Hi Jason and Brian (and anyone else interested in PHM's Sickle)
I have been working (somewhat independently) on Mair's Sickle material, but I also frequently share notes and collaborate with the guys at MEMAG.
I noticed that one of the videos that Jason linked in his original post was mine, but was attributed to MEMAG. I don't know if they have published any independent videos showing PHM's Sickle, but I would like to submit a link to a video that I produced in partnership with Chuck Wyatt from MEMAG that I think is a better example of how to read the first page.http://www.youtube.com/watch?v=3-cgClKJbGg#t=2m06s
It includes some Peasant Staff plays and then the first page of Mair's Sickle. The link above has been time stamped to begin at the Sickle material.
I was working with a strange translation of the Latin text at the time and only recently had a chance to get a German translation of the first page. Because of the seeming discrepancy between texts I decided to show two 'versions' of the same page, one German and one Latin. Since getting my hands on Noorderwind's awesome Latin translation I have realized that the original translation I was using was goofy at parts, particularly the 4th (last) play. There is some room for interpretation in how to follow Mair's directions (particularly concerning how you grab your opponent's arms and wrists; do you intercept with an up turned or down turned hand? Also, do you hook the opponent's leg from the inside or outside?) At this point I would say that I am still considering different ways to approach the hand interceptions and leg hook, but I am very confident that the last play is performed according to what I had labeled the 'German Version' in the video posted above.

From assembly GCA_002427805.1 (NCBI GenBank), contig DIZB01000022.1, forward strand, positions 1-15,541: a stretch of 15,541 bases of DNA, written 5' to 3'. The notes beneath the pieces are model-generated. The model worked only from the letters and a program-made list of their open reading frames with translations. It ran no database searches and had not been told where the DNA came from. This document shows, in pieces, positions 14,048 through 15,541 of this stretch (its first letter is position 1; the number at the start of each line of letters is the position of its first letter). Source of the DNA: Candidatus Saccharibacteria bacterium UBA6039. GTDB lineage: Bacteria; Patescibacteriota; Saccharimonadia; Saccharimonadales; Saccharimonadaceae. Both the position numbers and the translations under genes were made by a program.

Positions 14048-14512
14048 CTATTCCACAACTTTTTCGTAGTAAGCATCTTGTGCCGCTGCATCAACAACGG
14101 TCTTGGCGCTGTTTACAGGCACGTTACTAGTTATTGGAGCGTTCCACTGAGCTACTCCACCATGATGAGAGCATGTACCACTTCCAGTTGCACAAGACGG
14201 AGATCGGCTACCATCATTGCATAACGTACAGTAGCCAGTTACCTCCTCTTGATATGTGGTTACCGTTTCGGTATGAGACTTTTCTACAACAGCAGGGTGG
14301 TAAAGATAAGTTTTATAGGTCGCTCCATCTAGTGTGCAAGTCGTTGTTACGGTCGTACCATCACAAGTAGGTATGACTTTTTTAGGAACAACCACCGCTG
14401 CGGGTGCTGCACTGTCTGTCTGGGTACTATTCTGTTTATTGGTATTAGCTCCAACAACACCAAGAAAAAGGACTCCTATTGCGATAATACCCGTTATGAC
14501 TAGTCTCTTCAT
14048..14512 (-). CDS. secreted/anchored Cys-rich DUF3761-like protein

In regards to making trainers, I think that plywood Sickle shapes are a good place to start. That is what the trainers seen in both videos are made from. I cut out two identical sickle shapes (handle included) with a scroll saw. I made the 'blade' thicker than a real Sickle to give it some strength. I gorilla glued some pieces of blue camp foam around the wooden handle area to make it comfortable and then wrapped the whole thing in black tape. I'm not sure how much benefit the tape provided around the wooden 'blade' but I was hoping to reduce any possible splinters or cracking.
I do own a Seymour Grasshook, like the one linked in the OP. It seems to be VERY close to the original wheat sickles depicted in Mair, serrated and ambidextrous, but I think it is a little smaller than the ones we see in the manual. I have also considered grinding down the sharp point and teeth to create a training tool, but even then it might not be safe enough.
So anyhow, I was curious to learn more about your Sickle Study Group. Is it only reserved to those involved in Kron? I would love to participate and swap notes. How can I get involved?